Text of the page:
I have two distinct lives. One in the trenches of low-budget film and television, the other in professional gambling. Because of the feast-or-famine nature of show business I need a reliable income... gambling. So here you will read about both worlds. Enjoy!

Sunday, December 22, 2013

Do you trust your partner?

I received an email recently in which a player asked about his partner. He said the partner had lost $220 scouting a hole card game with a $5 minimum. He said that he could usually tell in one or two hands if a dealer was good or not, and didn't I think this completely unreasonable for his partner to have lost so much.

First, can you scout a dealer in one or two hands? Usually no. I guess if you look at two hands and see absolutely nothing you can move on, but usually it takes longer than that. What if you sit down, and on the first hand you see the hole card clear as day. Then you play three more hands and get nothing. The fifth hand you see it pretty good, and then four more hands of nothing. You could easily play 10 hands before abandoning this game, and on some carnival games with multiple bets you can end up betting 10 times your initial wager. Is it unusual to lose $220 scouting a $5 carnival game? Absolutely not.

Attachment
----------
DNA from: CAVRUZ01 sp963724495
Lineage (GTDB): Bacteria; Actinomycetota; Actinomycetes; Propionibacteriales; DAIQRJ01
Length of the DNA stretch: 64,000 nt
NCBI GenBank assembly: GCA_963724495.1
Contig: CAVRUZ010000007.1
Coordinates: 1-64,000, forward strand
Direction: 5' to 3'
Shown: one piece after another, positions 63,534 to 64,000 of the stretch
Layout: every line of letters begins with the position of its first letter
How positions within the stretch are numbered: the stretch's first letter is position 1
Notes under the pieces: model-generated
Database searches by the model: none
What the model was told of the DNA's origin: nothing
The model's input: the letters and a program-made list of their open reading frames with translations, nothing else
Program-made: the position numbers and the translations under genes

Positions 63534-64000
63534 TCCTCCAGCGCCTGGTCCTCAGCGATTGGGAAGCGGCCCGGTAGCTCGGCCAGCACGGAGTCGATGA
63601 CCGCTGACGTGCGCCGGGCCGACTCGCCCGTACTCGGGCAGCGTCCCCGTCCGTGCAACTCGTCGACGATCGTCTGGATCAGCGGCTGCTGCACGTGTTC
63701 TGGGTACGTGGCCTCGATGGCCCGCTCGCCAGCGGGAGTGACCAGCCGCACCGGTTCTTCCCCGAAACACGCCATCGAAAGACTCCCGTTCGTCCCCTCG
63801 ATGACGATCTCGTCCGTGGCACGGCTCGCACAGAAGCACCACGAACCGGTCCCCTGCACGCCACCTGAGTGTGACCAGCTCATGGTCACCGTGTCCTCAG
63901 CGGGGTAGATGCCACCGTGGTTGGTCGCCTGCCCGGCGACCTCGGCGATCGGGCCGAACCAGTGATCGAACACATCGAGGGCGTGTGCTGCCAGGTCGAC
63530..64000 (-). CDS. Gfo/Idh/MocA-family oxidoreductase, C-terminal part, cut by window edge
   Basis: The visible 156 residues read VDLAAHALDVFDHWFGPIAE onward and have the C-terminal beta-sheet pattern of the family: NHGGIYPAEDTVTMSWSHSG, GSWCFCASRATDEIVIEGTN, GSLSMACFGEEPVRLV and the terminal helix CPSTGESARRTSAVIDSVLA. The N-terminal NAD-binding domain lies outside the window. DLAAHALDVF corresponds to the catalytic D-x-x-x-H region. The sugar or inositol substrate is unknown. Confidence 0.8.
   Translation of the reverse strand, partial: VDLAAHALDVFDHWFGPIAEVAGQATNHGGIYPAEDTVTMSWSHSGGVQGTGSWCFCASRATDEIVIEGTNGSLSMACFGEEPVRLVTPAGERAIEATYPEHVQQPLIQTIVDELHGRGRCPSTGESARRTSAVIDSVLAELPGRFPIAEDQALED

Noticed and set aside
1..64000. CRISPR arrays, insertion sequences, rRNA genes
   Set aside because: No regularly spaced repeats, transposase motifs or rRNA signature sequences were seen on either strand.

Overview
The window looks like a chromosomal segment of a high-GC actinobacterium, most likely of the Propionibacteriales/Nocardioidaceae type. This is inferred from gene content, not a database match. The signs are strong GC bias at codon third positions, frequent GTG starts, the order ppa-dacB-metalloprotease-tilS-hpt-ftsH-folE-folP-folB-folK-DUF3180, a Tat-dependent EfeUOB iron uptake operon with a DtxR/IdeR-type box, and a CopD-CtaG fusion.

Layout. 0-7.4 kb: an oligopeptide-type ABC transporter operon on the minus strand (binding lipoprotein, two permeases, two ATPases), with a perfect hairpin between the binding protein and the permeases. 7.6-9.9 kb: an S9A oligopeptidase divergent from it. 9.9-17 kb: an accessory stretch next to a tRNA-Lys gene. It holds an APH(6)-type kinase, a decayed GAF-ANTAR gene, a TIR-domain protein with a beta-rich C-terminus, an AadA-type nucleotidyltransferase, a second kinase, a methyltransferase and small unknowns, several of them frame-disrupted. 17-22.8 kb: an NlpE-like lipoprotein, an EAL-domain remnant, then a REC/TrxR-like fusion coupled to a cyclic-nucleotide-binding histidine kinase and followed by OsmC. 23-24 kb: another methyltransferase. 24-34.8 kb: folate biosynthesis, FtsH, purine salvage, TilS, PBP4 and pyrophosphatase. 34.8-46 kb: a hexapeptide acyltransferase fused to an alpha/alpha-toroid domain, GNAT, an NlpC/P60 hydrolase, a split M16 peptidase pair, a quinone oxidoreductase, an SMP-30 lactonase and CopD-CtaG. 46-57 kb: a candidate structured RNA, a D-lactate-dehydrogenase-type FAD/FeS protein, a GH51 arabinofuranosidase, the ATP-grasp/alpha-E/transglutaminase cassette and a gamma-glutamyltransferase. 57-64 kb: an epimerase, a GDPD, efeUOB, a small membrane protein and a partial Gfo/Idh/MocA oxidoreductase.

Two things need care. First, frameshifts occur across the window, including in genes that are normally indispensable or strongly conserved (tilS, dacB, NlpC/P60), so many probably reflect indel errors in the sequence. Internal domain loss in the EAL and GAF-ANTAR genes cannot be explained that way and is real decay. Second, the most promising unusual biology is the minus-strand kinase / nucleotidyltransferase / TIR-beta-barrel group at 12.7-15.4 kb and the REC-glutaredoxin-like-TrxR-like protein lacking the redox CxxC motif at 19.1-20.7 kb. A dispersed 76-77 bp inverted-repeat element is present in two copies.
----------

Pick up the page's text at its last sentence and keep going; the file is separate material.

But this brings up a much more important question? Do you trust your partner? Did he lose $220 scouting? Or did he lose $20 and tell you it was $220 and put $200 in his pocket? If you are asking yourself these questions then you should really think long and hard about why he is your partner.

Secondly - Do you trust your partner's judgement? If my partner came back to the hotel room, and said he lost $1,000 because he also had to scout the craps, and roulette tables I wouldn't give it a second thought. Why? Because I trust his judgement. I know that he would not be on those games just because he likes to gamble. (Although I would ask what he had seen that would make him want to scout a craps or roulette game?)

Third, write this down and remember it: Every person is peculiar about money in their own way. We all have things we don't mind spending money on, and other things we don't like to spend money on. And mine are different than yours. Mine are different than anyone else, and yours are different than your partner's, or your wife's. So don't try to micromanage everything your partner does. Why were you betting $10 instead of $5? What difference does it make? If he is playing at -3% it costs him an extra 15 cents a hand to bet $10 instead of $5.

Partnerships are like marriages. Your partner may do things that drive you crazy, but like marriage, when it is good it is really, really good. So if you trust him, and you trust his judgement, then don't sweat the small stuff.

No comments: